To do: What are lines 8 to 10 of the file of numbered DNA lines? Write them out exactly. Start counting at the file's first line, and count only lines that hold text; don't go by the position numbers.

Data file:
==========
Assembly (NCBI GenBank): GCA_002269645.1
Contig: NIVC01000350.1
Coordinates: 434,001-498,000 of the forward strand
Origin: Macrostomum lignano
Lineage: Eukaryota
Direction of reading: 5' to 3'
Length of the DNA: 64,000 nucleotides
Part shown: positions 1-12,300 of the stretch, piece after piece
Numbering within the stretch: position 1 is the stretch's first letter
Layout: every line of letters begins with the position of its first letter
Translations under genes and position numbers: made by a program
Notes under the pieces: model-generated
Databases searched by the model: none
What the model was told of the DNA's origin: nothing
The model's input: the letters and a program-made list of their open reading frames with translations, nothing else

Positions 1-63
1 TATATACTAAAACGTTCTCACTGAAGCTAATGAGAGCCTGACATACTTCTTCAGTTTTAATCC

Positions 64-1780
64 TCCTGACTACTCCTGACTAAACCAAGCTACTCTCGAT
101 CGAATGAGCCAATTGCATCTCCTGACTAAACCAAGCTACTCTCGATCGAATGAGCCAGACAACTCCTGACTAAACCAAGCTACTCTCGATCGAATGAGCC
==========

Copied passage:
Part shown: positions 1-12,300 of the stretch, piece after piece
Numbering within the stretch: position 1 is the stretch's first letter
Layout: every line of letters begins with the position of its first letter